Author avatar

Maciej Duraj

How to Build a Basic Chatbot Using Microsoft Azure

Maciej Duraj

  • May 1, 2020
  • 8 Min read
  • 802 Views
  • May 1, 2020
  • 8 Min read
  • 802 Views
Data
Data Analytics
Artificial Intelligence
Azure Machine learning

Introduction

Chatbots are nothing new. In fact, they have been around in some form since the '60s. But those chatbots were nothing like what we have today with machine learning (ML) algorithms, which allow them to learn how to interact with users more effectively over time. Many companies are competing with their own variants to stand out from the pack, like Microsoft with its Azure platform.

This guide covers setting up a chatbot using Azure Bot Service.

Creating the Basic Bot

Create your account and log in to Azure Portal.

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Next, click Create a resource.

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Click AI + Machine Learning on the left, then the Web App Bot icon and fill in the required information. If you haven't set up any other Azure services, most of these fields will be blank.

Click Create new to create a resource group. You can have one resource group with the free plan. Resource groups are containers that hold related resources such as apps that share a lifecycle.

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Next, set up a Bot template. Choose whether the bot's SDK language will be C# or Node.js and whether it will be an Echo Bot or a Basic Bot. For anything other than a bot that echoes back the user's messages, choose Basic Bot.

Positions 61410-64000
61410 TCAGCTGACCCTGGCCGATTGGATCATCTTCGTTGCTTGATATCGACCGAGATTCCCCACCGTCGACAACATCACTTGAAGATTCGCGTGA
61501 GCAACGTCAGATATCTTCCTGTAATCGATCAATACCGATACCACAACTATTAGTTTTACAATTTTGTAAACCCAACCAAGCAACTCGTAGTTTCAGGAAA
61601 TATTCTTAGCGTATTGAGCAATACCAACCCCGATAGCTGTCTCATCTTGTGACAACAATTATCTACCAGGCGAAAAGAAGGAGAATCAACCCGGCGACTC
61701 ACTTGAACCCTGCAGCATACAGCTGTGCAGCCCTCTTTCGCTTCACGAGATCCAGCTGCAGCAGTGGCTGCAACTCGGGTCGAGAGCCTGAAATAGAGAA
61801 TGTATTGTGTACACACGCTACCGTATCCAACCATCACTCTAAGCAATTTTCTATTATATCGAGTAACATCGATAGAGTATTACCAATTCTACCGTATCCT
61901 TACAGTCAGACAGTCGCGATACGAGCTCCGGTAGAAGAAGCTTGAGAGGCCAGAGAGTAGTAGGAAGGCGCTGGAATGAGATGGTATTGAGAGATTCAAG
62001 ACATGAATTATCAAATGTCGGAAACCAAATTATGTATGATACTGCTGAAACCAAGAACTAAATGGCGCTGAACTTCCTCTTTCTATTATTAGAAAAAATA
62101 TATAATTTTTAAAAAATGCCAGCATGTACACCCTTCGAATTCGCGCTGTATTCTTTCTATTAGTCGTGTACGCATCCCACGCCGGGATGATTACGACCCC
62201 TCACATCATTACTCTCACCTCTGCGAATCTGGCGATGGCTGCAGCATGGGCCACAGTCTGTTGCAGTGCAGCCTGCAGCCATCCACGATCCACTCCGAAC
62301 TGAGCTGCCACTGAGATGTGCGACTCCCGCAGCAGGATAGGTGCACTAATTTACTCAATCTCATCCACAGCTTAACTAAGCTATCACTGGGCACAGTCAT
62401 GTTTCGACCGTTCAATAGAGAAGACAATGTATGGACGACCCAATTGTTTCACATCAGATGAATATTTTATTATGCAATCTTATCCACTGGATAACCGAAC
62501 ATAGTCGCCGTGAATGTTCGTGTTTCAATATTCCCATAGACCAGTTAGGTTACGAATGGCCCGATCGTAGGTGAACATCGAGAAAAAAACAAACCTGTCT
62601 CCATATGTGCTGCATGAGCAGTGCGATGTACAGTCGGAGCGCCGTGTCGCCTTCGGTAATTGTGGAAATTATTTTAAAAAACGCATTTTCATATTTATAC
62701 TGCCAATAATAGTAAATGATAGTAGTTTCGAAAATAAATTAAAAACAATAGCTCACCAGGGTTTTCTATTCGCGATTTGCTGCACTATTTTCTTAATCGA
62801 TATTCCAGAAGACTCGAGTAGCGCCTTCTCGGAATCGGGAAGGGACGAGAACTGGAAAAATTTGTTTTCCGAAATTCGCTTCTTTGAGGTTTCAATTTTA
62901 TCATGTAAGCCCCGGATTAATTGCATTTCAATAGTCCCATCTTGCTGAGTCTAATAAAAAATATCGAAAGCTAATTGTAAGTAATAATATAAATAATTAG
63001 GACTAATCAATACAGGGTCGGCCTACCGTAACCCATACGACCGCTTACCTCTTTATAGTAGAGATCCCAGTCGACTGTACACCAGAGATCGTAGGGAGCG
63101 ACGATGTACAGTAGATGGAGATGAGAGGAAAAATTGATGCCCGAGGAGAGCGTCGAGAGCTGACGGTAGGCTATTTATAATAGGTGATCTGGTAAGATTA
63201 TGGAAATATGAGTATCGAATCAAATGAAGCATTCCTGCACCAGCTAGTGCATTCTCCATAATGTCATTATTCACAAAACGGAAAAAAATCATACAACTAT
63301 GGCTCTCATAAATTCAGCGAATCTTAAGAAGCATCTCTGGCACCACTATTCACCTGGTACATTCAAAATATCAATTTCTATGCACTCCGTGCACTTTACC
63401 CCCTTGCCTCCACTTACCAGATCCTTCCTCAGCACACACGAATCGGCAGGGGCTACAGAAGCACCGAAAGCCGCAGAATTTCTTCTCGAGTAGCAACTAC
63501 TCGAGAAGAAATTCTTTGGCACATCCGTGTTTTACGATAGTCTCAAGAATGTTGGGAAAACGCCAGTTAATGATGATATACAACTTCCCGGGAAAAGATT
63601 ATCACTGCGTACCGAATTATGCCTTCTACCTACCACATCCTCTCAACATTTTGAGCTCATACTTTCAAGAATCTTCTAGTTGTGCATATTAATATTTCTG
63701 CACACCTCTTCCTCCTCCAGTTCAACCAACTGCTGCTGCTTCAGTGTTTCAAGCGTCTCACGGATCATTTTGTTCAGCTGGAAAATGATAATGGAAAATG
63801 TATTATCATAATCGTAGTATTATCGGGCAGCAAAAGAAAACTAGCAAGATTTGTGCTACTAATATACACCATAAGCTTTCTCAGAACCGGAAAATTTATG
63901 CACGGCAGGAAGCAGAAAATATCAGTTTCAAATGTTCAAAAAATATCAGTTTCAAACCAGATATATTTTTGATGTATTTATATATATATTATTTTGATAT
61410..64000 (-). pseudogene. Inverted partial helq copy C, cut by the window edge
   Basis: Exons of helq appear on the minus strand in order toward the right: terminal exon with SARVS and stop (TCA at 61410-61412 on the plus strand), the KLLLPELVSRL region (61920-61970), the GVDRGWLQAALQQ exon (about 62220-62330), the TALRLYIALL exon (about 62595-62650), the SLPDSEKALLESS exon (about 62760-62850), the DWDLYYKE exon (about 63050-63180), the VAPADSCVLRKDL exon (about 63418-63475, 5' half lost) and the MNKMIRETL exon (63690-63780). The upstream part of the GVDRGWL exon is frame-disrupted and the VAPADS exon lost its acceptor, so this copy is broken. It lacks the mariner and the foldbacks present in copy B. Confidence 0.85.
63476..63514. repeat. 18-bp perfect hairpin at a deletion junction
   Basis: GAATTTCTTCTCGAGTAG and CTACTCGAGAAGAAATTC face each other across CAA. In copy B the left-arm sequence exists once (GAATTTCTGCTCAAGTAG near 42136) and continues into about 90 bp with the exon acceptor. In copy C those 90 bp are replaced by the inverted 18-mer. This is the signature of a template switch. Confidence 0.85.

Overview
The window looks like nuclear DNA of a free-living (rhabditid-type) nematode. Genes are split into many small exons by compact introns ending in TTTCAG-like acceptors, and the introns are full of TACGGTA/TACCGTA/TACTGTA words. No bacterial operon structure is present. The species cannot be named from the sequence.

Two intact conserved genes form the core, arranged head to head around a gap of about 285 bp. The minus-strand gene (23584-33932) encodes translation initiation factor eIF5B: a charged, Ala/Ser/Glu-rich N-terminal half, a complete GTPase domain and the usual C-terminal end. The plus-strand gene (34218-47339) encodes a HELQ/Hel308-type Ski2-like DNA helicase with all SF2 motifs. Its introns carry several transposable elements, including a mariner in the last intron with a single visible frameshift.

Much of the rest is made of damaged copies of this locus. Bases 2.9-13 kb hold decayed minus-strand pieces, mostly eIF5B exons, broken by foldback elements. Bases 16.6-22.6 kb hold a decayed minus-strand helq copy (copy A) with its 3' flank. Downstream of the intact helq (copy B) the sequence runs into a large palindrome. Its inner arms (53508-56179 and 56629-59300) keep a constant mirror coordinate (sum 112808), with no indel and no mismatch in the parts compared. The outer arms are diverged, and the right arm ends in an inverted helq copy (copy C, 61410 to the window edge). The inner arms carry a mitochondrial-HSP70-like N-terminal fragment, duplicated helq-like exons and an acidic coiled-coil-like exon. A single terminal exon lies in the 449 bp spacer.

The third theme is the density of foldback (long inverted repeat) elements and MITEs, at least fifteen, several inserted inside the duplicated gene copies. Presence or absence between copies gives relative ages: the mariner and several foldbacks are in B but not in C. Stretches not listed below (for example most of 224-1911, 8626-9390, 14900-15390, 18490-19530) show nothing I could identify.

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View more samples will take you to the Bot Framework samples repository where you can see examples of chatbots you can create with custom code.

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To create your QnA Bot, you will first need to deploy the basic bot in Azure and create a knowledge base (KB) for it.

You also need to create an account for Language Understanding (LUIS), which is a cloud API service. Choose its location and an App service plan, and click Create.

The Location is related to where the resource group is hosted, meanwhile the Luis App Location relates to where you will author and publish the knowledge base.

There are three main regions and each have separate keys and Luis portal URLs. Use eu.luis.ai for Europe, luis.ai for US and au.luis.ai for Australia. You can export and import apps to different regions, but that is less important for the purposes of just a chatbot hosted on a page. Host where you want to target a user base.

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You will get a notification when your basic bot is deployed. From there it needs to be turned into a QnA Bot.

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Click on your bot's name in the All resources menu to test it in a web chat

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Making a QnA Bot

Create a Knowledge Base

A knowledge base (KB) is the information hub the chatbot will scan for relevant information when answering questions. Head over to qnamaker.ai to start this process.

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Click Create a knowledge base and follow the prompts.

Do not forget to Create a QnA service in step one and connect it to your KB in step two before creating the KB fully.

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A new tab will appear, but go back to the KB creation tab.